When he was studying business at the University of Guelph, the family business Cosmo Ferraro was expected to join was his father’s real estate company. Things took “a left turn,” he explained to FYI over a beer at The Cameron House recently.
That detour was to take over another business with family connections, Toronto’s famed music and arts hub The Cameron House. Back in 1981, the old large building in the heart of Queen Street West was taken over by Cosmo’s uncle, (the late) Paul Sannella and partners Herb Tookey and Anne Marie Ferraro (Sannella), Cosmo’s mother.
In early 2010, Cosmo Ferraro began managing and booking the bar, at age 22. “I took over from Cindy Matthews who was managing the bar for a long time. Cindy had a young family and was looking to get out of the bar business right about the time I was finishing university. It sounded like fun, so I took over.
"My dad said ‘this will be your MBA. Go figure out how it all works, deal with people and situations. I think I stumbled onto a good group of people and friends, musicians my age that I started hanging out with right away and that helped a lot. People like Devin Cuddy, Sam Cash, and Jay Swinnerton from Tarantuela, the heart of which later became the record label [Cameron House Records].
"It was a good core of musicians here, enjoying each other and joining each others bands, and I was figuring out my scene here. Trying to balance the regulars plus making it my own a little bit."
Under Ferraro’s stewardship, the place is thriving, presenting great music in an unpretentious atmosphere. The Cameron’s ownership and its clientele wanted the venue to keep functioning as a vital music environment. “We didn’t want it to become a covers bar or a Starbucks,” says Ferraro. “There were a lot of people nervous about what was going to happen, but I think people are happy that not much has really changed.”
He recalls that “I stumbled onto a good group of people and friends there, the musicians my age that I started hanging out with right away.” He cites Devin Cuddy, Sam Cash and Jay Swinnerton as members of that coterie."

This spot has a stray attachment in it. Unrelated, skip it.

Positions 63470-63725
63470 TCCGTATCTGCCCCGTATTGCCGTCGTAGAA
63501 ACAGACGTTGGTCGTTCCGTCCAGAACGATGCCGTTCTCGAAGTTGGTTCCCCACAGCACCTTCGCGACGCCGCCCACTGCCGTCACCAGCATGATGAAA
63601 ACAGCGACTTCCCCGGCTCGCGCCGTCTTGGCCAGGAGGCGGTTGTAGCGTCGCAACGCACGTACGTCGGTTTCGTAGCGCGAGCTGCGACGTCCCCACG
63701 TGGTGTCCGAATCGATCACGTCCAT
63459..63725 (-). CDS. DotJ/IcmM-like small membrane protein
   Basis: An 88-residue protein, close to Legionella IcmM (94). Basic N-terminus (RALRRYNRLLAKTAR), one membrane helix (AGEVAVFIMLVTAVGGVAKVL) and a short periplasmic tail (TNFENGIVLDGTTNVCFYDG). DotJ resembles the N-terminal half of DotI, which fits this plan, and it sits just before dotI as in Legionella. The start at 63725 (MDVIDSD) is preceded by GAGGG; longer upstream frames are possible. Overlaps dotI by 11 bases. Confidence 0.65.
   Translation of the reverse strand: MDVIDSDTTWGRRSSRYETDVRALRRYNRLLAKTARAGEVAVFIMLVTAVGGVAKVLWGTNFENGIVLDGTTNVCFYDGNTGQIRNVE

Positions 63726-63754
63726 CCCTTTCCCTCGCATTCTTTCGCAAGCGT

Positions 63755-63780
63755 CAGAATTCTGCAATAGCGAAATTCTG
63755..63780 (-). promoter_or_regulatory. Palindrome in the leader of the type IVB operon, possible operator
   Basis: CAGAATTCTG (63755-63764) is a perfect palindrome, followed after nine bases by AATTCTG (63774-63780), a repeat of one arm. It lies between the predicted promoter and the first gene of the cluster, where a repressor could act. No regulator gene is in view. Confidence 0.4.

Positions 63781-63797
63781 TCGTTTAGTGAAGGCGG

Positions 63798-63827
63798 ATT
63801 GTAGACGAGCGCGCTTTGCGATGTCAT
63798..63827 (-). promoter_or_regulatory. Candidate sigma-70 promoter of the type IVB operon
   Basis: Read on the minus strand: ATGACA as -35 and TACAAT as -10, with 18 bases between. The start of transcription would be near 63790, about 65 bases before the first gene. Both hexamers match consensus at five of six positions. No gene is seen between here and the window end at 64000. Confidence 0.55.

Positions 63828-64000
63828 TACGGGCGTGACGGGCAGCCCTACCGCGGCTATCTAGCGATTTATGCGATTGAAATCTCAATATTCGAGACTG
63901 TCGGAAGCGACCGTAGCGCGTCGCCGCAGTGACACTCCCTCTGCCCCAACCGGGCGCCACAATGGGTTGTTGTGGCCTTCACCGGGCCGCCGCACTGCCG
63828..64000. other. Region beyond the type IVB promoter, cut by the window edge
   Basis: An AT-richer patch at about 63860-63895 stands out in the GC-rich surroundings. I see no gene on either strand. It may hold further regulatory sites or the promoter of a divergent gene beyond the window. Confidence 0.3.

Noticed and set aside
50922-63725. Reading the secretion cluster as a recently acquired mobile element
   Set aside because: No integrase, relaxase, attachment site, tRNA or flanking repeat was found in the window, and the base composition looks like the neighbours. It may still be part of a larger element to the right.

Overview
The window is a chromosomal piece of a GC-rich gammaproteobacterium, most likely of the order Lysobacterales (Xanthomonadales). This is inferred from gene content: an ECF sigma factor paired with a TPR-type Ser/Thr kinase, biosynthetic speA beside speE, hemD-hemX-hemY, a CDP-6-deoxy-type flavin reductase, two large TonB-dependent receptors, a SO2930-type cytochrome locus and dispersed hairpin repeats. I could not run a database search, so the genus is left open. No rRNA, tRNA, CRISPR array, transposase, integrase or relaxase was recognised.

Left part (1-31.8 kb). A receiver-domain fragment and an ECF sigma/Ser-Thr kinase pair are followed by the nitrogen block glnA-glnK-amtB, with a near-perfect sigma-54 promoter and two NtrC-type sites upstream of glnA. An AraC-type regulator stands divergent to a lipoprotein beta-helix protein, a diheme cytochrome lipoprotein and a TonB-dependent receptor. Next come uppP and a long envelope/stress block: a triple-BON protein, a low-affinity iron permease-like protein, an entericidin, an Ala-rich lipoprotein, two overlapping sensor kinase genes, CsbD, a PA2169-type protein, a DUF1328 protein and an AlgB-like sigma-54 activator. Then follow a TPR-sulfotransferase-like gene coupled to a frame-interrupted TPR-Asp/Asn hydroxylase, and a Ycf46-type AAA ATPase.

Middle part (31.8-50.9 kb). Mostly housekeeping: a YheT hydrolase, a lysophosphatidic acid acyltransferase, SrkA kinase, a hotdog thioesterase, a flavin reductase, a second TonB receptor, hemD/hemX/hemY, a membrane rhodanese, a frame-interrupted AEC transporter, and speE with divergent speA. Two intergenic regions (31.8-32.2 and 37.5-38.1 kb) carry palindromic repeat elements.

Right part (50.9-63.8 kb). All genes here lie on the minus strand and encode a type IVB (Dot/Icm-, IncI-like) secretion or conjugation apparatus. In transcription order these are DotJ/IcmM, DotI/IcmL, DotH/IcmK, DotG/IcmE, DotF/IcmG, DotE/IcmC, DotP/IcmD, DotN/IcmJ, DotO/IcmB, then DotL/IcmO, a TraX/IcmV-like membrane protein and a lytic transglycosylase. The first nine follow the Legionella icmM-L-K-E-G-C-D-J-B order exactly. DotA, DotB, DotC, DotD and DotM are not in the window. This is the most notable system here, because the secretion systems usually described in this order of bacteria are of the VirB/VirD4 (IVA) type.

Since the early ‘80s, The Cameron has helped spawn a large number of top Canadian groups and singer/songwriters. Blue Rodeo often played here early on, and local honkytonk hero Handsome Ned both lived and performed here regularly. This is where Molly Johnson honed her chops as a jazz singer, while the likes of Justin Rutledge, Doug Paisley, David Baxter and Royal Wood worked on their craft during long-running residencies here.
Cosmo Ferraro takes pride in that, noting that “a lot of artists say that having this stage to figure out their live show made a big difference for them. The Strumbellas did Monday nights for a couple of months, playing to 5-10 people. I remember [band leader] Simon Ward telling 12 people ‘what are you doing here at midnight on a Monday? Don’t you have jobs?!”
As well as the two music rooms on the ground floor, upstairs residents have long included notable local artists and musicians, as Ferraro explains. “Devin Cuddy, Kevin Quain and Frank Nevada live up there, as does Andy Patterson (from TO new wave faves The Guvernment) and Michael and Deanne from [of groundbreaking theatre company] VideoCab. I used to live up there, and my brother took that room.”
Ferraro stresses that The Cameron House "is not competitive at all with The Horseshoe and the Rivoli," the other legendary music venues in the 'hood. "The more of those classic venues that survive the better. There's a real camaraderie on the strip."